Government to intervene in shipping lines, freight forwarders feud


The government seems likely to intervene in the ongoing dispute between the Shipping Association of Malaysia (SAM) in one corner and the Federation of Malaysian Freight Forwarders (FMFF) and the Malaysian National Shippers’ Council (MNSC) in the other.

At the heart of the dispute lies assertions by FMFF and MNSC that shipping lines are profiteering from them during this challenging period when businesses have been adversely impacted by the Covid-19 pandemic. However, SAM vehemently denies this.

SAM, according to its website, represents up to 75 shipping lines, many of which are established foreign companies.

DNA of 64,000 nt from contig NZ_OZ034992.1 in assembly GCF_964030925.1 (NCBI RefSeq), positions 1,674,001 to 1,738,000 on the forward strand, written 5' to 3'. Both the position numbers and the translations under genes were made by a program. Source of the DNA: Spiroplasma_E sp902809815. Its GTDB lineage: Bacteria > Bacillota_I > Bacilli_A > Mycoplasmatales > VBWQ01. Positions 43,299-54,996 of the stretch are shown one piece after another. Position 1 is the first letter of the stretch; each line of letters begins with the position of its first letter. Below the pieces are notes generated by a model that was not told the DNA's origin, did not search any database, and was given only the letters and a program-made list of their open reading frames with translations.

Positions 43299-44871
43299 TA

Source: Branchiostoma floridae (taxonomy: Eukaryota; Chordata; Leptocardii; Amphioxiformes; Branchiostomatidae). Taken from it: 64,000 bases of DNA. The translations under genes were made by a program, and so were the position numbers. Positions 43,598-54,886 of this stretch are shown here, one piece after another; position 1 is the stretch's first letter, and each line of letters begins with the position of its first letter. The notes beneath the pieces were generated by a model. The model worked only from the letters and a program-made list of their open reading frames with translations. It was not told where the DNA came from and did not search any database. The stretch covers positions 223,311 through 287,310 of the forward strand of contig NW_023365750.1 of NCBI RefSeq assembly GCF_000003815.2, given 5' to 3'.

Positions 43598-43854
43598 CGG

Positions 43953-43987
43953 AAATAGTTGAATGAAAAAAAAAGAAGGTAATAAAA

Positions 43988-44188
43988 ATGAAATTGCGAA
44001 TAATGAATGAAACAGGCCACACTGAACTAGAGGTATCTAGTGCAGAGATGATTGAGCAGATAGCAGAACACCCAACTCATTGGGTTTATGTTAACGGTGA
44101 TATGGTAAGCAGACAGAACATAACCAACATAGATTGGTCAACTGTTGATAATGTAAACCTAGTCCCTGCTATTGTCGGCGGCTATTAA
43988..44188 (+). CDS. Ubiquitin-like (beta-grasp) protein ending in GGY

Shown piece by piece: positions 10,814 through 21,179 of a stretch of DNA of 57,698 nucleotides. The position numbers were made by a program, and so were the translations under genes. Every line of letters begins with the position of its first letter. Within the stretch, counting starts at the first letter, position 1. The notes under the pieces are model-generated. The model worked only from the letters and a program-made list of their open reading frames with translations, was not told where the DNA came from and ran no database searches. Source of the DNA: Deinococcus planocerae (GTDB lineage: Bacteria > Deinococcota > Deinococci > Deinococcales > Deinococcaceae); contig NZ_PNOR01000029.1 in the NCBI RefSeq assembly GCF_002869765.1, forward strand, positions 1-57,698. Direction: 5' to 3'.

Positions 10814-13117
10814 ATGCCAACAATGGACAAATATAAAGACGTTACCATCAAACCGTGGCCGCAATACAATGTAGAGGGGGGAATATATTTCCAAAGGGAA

MNSC’s members include FMFF, the Federation of Malaysian Manufacturers, Malaysian Timber Industry Board, Malaysian Palm Oil Board, Malaysian Timber Council, Malaysian Rubber Exchange, Associated Chinese Chambers of Commerce and Industry of Malaysia (ACCCIM), Chartered Institute of Logistics and Transport and Centre for Logistics Leadership in Business. There are also representatives from government agencies such as the Ministry of Transport (MoT), Ministry of International Trade and Industry, and Malaysia External Trade Development Corp.

At end-June, MNSC called for the MoT’s assistance, asking that shipping lines waive or provide discounts on demurrage and detention charges brought about by delays in the collection of cargoes during the Movement Control Order period. These and other charges were grouped under unfair practices related to landside charges.